Purple Goo: An Artsy iPhone App Designed to "Destroy Pop Music"
Two years ago, in an interview with the Brooklyn Rail, the well-known performance artist Ulay talked about how the art of the 1960s and 70s had been a crucial opportunity for altering the definition of what art is, but had failed. During this time, Ulay, as well as contemporaries like Allan Kaprow and Fluxus, began to create work that embraced impermanence and eliminated the distinction between artist and viewer. This type of art had tremendous potential to change, or even obliterate, the art market, as well as the current model for exhibitions; creating the potential for us all to emerge as artists -- our lives, interactions, and creations seen as fine art, in whatever form they embodied.
Photos by Seanica Howe Purple Goo screen graphics.
More than 50 years later, the men and women who control the fine art market continue to push against the hierarchy that divides artists and their audiences. This week, I found myself being sucked into this very concept. I had been invited to an event, passed on to me by a local curator, to see "an interesting iPhone app/art piece." Huh? Since when do curators see iPhone apps as art? Obviously, I needed to investigate.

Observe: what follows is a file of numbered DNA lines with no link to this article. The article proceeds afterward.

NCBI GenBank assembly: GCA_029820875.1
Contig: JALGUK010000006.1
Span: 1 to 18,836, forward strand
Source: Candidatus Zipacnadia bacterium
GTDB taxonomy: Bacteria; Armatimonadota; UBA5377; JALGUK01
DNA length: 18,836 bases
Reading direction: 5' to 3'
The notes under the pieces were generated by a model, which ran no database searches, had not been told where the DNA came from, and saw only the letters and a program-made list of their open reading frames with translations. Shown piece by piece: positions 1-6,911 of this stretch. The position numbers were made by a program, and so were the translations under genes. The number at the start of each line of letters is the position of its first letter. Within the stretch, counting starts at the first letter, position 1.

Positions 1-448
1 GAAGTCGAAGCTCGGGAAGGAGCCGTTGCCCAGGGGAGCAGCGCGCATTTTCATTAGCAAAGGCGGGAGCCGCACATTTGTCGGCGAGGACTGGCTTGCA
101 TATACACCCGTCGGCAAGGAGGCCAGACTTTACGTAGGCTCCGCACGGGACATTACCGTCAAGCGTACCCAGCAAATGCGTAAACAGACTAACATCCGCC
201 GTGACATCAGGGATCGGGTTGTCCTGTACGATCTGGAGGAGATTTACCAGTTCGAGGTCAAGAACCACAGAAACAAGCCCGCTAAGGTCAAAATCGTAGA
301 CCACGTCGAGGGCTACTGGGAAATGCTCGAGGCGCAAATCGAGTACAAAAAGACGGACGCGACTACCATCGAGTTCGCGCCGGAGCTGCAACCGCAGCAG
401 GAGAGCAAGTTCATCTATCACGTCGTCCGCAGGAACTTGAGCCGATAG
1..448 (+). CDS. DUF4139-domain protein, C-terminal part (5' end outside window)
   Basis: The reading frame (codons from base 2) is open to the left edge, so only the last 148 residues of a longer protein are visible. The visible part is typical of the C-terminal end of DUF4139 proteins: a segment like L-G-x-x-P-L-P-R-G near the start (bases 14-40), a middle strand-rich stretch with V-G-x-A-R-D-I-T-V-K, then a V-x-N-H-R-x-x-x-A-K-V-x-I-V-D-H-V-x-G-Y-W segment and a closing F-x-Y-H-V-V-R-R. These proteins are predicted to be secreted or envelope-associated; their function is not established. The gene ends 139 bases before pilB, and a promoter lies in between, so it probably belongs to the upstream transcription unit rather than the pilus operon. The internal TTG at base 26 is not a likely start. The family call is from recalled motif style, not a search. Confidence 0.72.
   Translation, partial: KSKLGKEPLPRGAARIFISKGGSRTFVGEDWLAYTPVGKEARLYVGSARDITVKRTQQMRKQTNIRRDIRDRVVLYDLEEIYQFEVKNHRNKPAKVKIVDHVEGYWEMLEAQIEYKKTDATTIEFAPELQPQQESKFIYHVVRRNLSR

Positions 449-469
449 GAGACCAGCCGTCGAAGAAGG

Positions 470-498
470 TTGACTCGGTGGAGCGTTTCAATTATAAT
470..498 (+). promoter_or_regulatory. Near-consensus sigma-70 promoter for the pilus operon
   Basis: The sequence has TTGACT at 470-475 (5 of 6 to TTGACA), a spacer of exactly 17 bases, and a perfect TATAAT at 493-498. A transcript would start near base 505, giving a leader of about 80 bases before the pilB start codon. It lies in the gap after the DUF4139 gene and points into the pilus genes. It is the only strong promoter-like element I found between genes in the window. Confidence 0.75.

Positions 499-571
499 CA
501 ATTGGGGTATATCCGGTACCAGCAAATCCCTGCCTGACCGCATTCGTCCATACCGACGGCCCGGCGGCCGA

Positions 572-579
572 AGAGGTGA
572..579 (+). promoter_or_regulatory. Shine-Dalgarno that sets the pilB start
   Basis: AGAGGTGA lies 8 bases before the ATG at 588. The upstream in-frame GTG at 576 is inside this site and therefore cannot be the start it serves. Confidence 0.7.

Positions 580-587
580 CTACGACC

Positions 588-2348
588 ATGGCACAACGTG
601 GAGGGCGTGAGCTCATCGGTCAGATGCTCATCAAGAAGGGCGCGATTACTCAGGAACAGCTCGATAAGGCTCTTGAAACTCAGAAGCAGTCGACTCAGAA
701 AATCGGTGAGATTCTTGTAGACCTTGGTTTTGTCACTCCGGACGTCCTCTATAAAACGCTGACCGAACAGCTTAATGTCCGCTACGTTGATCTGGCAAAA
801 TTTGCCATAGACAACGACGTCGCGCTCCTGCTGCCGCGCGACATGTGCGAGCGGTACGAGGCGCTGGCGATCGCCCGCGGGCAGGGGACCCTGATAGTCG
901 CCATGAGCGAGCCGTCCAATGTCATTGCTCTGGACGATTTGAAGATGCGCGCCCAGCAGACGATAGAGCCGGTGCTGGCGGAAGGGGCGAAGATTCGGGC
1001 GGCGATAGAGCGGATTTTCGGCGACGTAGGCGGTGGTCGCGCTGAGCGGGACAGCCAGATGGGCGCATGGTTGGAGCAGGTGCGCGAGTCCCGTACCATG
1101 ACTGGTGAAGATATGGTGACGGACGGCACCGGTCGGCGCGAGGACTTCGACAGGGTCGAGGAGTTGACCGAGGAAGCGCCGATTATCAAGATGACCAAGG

If you were at last night's app launch for Purple Goo, consider yourselves one of the lucky few who got to witness a quality and seamless blending of the arts that rarely occurs, especially in an intimate local event. The Wolfsonian-FIU served as a perfect backdrop for this eclectic intermingling of music, the visual arts, and people. The Wolfsonian, with its pink lit walls and throw back Gilded Age design, created an ambiance of modern day Great Gatsby, where easy-breezy creative types, dressed in low-key punk, street, and hipster threads, chilled and jammed to the music of local band Krisp.
Local band Krisp performing at the Purple Goo app launch.
Between sets, Nicolas Lobo and Dylan Romer, the creators of the application, used the Purple Goo app to entertain the audience by manipulating the live music of the band -- with their permission, of course. Goo breaks down a song into its most basic structure, an act that Lobo and Romer both quantify as an art form, and they should know: Romer studied art before his interests shifted to computer programming, and Lobo is a sculptor whose work is shown by Gallery Diet here in Miami.